4 Timothy Gill, reveals a higher level of objectivity than Fouts s work because among other differences, it does not involve sign language and facial expressions. Researchers trained Lana, a chimpanzee, to speak using keys, each printed with a unique combination of shape and color and matched to a certain word; Lana learned to understand the language by seeing shapes resembling the buttons projected onto a screen. Lana, like Lucy, has trouble expressing herself, and Gill, like Fouts, strategically translates what Lucy means by different phrases. Lana, Gill notes, had been using this language system for approximately two years when he conducted this experiment, so she already should have had a grasp of the language (Gill 227). However, he states that over the course of the experiment, she spontaneously used an important grammatical form in which she had never been taught: past tense (Gill 243). He determines that Lana uses past tense when, after he puts a cabbage into Lana s vending device, she types, Tim put cabbage in machine (Gill 244). Gill concludes that Lana must have intended to type this sentence and acted on her desire. When, just before her use of the "past tense," she types the nonsensical phrase Tim swing, he claims that it was probably a typing error (Gill 244). Gill here ignores data inconsistent with his conclusion, focusing only on those that support his position. Like Fouts, he exhibits a confirmation bias. Both Fouts and Gill show such desire to prove their hypotheses that their judgments might have been skewed by some psychological phenomenon. E. O. Wilson proposes the existence of such a phenomenon in his essay Biophilia and the Environmental Ethic. Wilson refers to the innately emotional affiliation of human beings to living organisms as biophilia and notes that humans and chimpanzees share many of the same biophilic tendencies, such as a strong natural fear of snakes (Wilson 165, 167). This similarity suggests an evolutionary closeness between humans and apes that could evince itself as attraction (Wilson 165). While Fouts s Next of Kin is, according to Jane Goodall s introduction, a story of a scientific experiment, it more closely resembles a study of his emotional relationships with different chimpanzees (Goodall ix). If Fouts intended this "experiment" to determine whether humans can love chimpanzees, it succeeds; tender anecdotes and photos demonstrate that Fouts loved these animals. However, this emotional attachment would prove nothing new, as people have long enjoyed relationships with dogs and cats, animals that are less closely related to humans than are chimps. However, it seems more plausible that Fouts intended this experiment to prove that they [chimpanzees] are us (Fouts 384). If this were the case, as I believe it is, Fouts s love for the animals only distorts his results and his conclusion by producing a bias that has no place in the scientific method. Gill exhibits this tendency to a lesser degree. His references to Lana by name suggest some attachment to the chimpanzee; this affection might have been expected, given that Gill previously had performed several experiments on Lana. Biophilia, it seems, may explain the confirmation bias exhibited by both Fouts and Gill. In his How We Got to Be Human, William Libaw considers how the language difference might have arisen. He cites several theories about this evolutionary change but prefers the hypothesis that human symbol-using capability and language coevolved (Libaw 262). In other words, both the cognitive capabilities and physical traits required for language evolved together, culminating in humankind s ability to use complete spoken language (Libaw 259). To explain this cognitive ability, Libaw mentions strong evidence for specific genetic language capability [...] seen in the effortless, speedy,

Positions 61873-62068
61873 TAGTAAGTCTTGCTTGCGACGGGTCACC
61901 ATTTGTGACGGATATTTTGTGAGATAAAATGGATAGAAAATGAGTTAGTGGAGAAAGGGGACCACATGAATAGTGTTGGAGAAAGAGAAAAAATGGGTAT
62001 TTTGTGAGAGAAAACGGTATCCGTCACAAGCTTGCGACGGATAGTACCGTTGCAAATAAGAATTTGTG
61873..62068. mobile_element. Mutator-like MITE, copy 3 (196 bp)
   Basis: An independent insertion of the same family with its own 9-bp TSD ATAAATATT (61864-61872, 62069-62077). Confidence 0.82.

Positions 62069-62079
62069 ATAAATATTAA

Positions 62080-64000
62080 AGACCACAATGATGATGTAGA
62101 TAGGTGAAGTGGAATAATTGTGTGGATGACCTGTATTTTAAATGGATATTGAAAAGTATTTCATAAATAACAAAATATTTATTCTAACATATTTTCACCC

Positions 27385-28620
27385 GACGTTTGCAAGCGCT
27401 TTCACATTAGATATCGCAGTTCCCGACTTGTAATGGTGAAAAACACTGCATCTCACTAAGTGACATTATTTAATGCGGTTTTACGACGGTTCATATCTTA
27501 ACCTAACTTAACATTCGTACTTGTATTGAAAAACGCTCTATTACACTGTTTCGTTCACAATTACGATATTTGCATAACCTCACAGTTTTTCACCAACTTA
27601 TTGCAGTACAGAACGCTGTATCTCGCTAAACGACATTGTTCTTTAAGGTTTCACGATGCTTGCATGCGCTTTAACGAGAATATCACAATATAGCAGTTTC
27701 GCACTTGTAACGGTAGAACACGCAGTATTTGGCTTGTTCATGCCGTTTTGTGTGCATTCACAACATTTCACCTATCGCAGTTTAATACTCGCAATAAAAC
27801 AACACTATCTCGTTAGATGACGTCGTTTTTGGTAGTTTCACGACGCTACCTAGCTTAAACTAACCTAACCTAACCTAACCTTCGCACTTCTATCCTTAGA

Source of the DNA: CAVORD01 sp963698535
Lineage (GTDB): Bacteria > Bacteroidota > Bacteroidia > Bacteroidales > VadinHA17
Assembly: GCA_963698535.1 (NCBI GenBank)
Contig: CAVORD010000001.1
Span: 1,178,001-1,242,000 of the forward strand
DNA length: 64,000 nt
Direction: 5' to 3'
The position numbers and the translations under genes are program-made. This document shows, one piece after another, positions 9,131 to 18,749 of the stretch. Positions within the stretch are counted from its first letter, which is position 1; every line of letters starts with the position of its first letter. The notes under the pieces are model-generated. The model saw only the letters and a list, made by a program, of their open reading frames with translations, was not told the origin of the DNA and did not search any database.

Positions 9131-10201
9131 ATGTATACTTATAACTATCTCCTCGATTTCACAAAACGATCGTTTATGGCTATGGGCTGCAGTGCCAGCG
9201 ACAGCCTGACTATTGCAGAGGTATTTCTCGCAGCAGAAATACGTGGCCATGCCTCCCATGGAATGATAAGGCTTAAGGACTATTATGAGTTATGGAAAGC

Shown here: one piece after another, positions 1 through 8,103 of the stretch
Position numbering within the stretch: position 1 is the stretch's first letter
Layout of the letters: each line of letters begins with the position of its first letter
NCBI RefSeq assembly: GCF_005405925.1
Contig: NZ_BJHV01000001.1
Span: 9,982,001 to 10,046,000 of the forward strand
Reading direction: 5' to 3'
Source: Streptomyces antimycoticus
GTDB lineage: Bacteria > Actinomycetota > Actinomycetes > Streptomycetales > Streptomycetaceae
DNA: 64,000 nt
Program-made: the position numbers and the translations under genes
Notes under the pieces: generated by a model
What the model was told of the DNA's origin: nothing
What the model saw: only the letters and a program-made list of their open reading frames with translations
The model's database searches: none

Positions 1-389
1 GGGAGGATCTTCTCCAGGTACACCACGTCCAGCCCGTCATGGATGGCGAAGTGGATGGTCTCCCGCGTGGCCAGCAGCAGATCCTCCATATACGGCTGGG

5 spontaneous, and unthinking acquisition of language by two-to-four-year-old children (Libaw 262). As empirical support for the physical changes, he notes studies showing that the human larynx, tongue, and lips are the results of genetic changes (Libaw 262). In coming decades, the Human Genome Project, in conjunction with animal genome research, will bring to light the genetic differences that have enabled each human to keep with an unchanged body in harmony with the changing universe (Darwin 132). Humankind s ability to adapt has depended on its various achievements, both social and scientific. The capacity for these achievements is grounded in linguistic ability. It seems that differences of degree in mental capacity and basic physiology, especially in the case of the larynx, crossed some threshold, leading to a profound difference of ability or, in the words of ethicist James Rachels, a difference of kind : the language difference (Rachels 57). Our cousin neanderthals may have had sophisticated communication skills (Libaw 265). However, unlike the skills of modern humans, theirs never blossomed into rich culture, so one may assume that they had not crossed this linguistic threshold. Before humans become too enamored with this difference, they must remember why it exists. Humankind has emerged as a dominant species because of random genetic variation; indeed man is but a modified ape (Rachels 1). If humans wish to pursue the only responsible course of action, they must remember that while they are unique in their abilities, they are not intrinsically superior to their kin in the animal kingdom. References Darwin, Charles. The Descent of Man, and Selection in Relation to Sex. Vols. 21 and 22 of The Works of Charles Darwin. 29 vols. London: Pickering, Descartes, René. Discourse on the Method for Conducting One s Reason Well and for Seeking Truth in the Sciences. Indianapolis: Hackett, Fouts, Roger, and Stephen Tukel Mills. Next of Kin: What Chimpanzees Have Taught Me about Who We Are. New York: Morrow, Gill, Timothy V. Conversations with Lana. Language Learning by a Chimpanzee: The LANA Project. Ed. Duane M. Rumbaugh. New York: Academic, Goodall, Jane. Introduction. Next of Kin: What Chimpanzees Have Taught Me about Who We Are. New York: Morrow, ix-xi. Gould, Stephen Jay. Full House: The Spread of Excellence from Plato to Darwin. New York: Three Rivers, Libaw, William H. How We Got to Be Human: Subjective Minds with Objective Bodies. Amherst: Prometheus, Marks, Jonathan. What It Means to Be 98% Chimpanzee. Los Angeles: University of California, Rachels, James. Created from Animals: The Moral Implications of Darwinism. New York: Oxford UP, Wilson, Edward O. Biophilia and the Environmental Ethic. In Search of Nature. Washington: Island,